You’re on the train to work. Inspiration strikes. You’ve just figured out how to double market share and save the company. Now you just have to sell the idea to the team.
Sure, you could pull out your laptop, wait for it to boot, run PowerPoint, and start the slow, laborious process of building a killer presentation.
Or you could pull out your iPad, run Haiku Deck, and start the fast, fun process of building a killer presentation — and finish it before the train reaches your stop.
This is not hyperbole: Haiku Deck is one of the coolest slide-makers I’ve ever tried, in part because it’s incredibly easy to use, and in part because it’s smart.
As you probably know, half the battle in crafting a nice-looking slide is finding appropriate artwork to go with it. Haiku Deck lets you add your own, of course, but it also searches millions of free (i.e. Creative Commons-licensed) images based on the words you’ve chosen for that slide.
So, for example, if you enter words like “sales” and “money,” you’ll quickly get a list of thumbnails that match. Tap one you like and presto: You’ve got the perfect background for your slide.
You can also opt for a solid background color or insert your choice of bar, pie, or numeric charts, with manually entered labels and numbers.
Ultimately, Haiku Deck is all about whipping together attractive slides, and it’s great for that. When you’re done, you can share your deck via Facebook, Twitter, or e-mail, or get embed code for use with your blog or Web site. You even have the option of exporting your presentation for further tweaking in, say, PowerPoint or Keynote. Here’s a sample, one that introduces Haiku Deck itself:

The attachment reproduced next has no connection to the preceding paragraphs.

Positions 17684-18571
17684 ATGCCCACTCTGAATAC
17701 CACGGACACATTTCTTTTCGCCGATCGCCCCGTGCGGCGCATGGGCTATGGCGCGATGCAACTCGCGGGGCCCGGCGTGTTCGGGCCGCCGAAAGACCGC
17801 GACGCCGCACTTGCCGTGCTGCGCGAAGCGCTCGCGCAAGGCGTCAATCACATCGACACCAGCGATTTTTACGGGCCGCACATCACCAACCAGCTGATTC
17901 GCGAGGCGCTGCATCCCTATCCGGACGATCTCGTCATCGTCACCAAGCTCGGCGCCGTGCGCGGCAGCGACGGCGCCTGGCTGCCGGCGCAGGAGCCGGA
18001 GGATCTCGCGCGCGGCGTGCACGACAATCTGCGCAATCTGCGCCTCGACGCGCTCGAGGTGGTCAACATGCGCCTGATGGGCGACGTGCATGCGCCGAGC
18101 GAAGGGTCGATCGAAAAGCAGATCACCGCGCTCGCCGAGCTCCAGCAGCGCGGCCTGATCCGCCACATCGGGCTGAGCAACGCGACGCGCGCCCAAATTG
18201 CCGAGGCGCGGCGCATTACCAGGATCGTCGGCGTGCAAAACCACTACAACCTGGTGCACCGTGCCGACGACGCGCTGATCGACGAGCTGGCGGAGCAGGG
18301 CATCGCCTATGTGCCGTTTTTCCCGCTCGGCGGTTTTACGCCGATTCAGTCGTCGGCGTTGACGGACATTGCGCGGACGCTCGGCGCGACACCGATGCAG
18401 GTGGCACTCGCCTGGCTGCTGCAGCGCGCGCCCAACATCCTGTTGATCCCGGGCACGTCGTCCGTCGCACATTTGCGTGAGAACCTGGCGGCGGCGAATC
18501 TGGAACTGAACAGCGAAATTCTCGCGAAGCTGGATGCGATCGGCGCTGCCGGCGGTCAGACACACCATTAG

Created with Haiku Deck, the free presentation app for iPad
However, the app is definitely somewhat limited. It doesn’t support sound, transitions, or animations. You can’t manually place your text, and I couldn’t figure out a way to change the background color for charts. In fact, trying to make any major slide changes often caused me to lose the work I’d already done. There’s no “save” option as such.
That said, once you figure out Haiku Deck’s mechanics (it took me all of about 10 minutes to fully learn the app), you’ll find it a great tool for building short, simple, attractive slide decks on the run. And you can’t beat the price: it’s free. (There are additional themes you can buy, but I think most users will find the free ones sufficient.)
While we’re on the subject of cool presentations, be sure to check out Prezi, which helps you build stunning animated ones. And, as always, if you’ve found another resource you like better, tell me about it in the comments.